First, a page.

How to Add Fonts to Cricut Design Space on Windows?

  1. Download the font file. Navigate to your Downloads folder, and find the downloaded font file.
  2. If the file is compressed into a .zip file, right-click it and select Extract to extract the files.
  3. Right-click the font file, and then select Install.

Your font is now installed and will be available for you to use in Cricut Design Space.

How to Add Fonts to Cricut Design Space on Mac?

  1. Download the font file.
  2. If the file is compressed into a .zip file, double-click on the zipped file to unzip the files.
  3. Double-click the font in the Finder window, then click Install Font in the font preview window that opens.

How to Correct Font Issues in Circut?

First, try refreshing the page, and see if that brings the true font through. If not, sign in & out of Design Space, and check if that does the job. If not, you will have to restart your computer – that will definitely fix fonts in Cricut!

How to Choose the Right Fonts for Cricut?

There are a bunch of fonts out there to choose from, but how do you know which ones are best for Cricut and other cutting machines?

In general, you want to use fonts that are big enough and smooth enough around the edges that they’ll be easy for the machine to read and cut. Additionally, you want to make sure the fonts you use are texture-free (they should all be solid). They should be fairly thick so you don’t have to worry about your paper, vinyl, or other material tearing.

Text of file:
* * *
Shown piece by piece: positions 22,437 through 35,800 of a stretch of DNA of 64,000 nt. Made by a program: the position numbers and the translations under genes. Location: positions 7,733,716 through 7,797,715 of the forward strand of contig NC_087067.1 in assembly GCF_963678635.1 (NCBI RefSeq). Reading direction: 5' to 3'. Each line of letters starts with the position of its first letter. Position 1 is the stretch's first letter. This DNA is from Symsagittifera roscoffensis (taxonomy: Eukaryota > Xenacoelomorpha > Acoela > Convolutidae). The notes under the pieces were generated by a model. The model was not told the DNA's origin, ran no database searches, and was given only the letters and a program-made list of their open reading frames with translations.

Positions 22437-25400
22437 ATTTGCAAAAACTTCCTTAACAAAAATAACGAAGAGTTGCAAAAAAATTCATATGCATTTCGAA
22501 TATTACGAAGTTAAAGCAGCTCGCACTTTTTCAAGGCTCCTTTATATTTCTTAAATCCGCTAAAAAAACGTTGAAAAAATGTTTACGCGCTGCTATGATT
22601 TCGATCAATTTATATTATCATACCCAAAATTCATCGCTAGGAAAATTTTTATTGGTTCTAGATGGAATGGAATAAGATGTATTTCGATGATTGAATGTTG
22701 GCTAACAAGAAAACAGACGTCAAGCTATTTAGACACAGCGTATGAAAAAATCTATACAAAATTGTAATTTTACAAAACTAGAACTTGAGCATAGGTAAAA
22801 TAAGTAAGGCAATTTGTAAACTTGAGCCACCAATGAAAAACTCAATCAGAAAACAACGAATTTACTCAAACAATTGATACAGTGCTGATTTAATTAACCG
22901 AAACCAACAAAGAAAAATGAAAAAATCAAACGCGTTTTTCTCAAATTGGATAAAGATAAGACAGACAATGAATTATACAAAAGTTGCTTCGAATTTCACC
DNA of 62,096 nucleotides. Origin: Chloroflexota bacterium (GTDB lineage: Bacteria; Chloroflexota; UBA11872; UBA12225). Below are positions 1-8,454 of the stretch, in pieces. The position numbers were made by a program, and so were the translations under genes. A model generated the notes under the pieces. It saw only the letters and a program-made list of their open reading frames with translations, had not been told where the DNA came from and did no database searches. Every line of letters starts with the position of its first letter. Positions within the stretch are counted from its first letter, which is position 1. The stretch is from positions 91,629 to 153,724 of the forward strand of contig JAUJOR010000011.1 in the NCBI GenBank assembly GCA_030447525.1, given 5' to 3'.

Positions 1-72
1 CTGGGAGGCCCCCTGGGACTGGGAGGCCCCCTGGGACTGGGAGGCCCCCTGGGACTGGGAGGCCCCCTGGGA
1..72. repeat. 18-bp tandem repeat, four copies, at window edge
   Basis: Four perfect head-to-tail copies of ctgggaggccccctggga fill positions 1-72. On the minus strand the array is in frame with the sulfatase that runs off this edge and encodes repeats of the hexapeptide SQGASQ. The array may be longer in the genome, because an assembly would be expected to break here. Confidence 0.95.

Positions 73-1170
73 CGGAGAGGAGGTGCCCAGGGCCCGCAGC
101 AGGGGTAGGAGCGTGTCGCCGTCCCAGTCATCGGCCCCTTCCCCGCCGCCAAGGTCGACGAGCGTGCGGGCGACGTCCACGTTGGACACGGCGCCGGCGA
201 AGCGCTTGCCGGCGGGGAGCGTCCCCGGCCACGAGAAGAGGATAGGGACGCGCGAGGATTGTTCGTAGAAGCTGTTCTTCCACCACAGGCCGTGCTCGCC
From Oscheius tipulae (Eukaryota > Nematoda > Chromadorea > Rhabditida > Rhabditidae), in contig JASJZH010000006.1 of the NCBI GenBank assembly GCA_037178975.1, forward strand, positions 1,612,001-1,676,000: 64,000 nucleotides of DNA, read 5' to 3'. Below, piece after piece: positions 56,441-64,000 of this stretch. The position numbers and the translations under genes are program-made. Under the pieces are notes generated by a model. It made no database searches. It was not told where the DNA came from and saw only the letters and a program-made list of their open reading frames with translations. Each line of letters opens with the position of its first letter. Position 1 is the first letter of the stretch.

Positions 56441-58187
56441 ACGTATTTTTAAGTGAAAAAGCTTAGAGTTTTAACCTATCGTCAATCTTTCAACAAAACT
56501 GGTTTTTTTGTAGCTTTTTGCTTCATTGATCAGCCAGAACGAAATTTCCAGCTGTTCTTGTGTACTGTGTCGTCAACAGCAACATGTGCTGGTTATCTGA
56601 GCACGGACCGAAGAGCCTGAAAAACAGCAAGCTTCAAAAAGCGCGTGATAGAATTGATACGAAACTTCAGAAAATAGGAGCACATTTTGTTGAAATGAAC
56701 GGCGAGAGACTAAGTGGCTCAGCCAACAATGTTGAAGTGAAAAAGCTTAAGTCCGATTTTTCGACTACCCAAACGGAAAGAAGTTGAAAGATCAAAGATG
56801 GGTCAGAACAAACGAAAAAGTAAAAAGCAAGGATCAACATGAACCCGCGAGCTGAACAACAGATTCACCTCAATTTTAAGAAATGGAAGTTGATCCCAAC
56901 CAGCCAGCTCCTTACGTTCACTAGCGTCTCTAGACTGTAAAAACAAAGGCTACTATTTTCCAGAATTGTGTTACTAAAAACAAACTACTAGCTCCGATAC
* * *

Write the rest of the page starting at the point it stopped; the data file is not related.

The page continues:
Smooth Edges, Not Rough

It sounds obvious, but you should avoid fonts with rough edges because they’ll be difficult to cut. Opt to use fonts with smooth edges, like cursive fonts, clean sans-serif fonts, and calligraphy fonts that have thick letters.

The smooth edges of these types of fonts will make the weeding process (the process in which you cut out the letters from the paper or vinyl) much more… well, smooth! You won’t have to worry about ending up with letters that have jagged uneven letters, because you’ll have a smooth and clear guideline to follow as you cut them out.

Avoid Textured Fonts

Additionally, you’ll also want to avoid fonts with texture. This includes grunge fonts, brush fonts, or any other font that isn’t filled in completely with a solid color.
For the machine to read and cut your text correctly, it’s important to make sure that the font you use is nice, smooth, and solid throughout.

Not Too Thin

Finally, it’s important to make sure the font you use is at an appropriate thickness. You’ll almost always want to avoid lighter-weight fonts because they can be delicate and harder to cut out from paper or vinyl without tearing your design.

Thicker fonts are usually okay to use, but the font you choose doesn’t need to be excessively heavy. Just ensure it’s at a weight that allows you to cut your design without tearing it apart.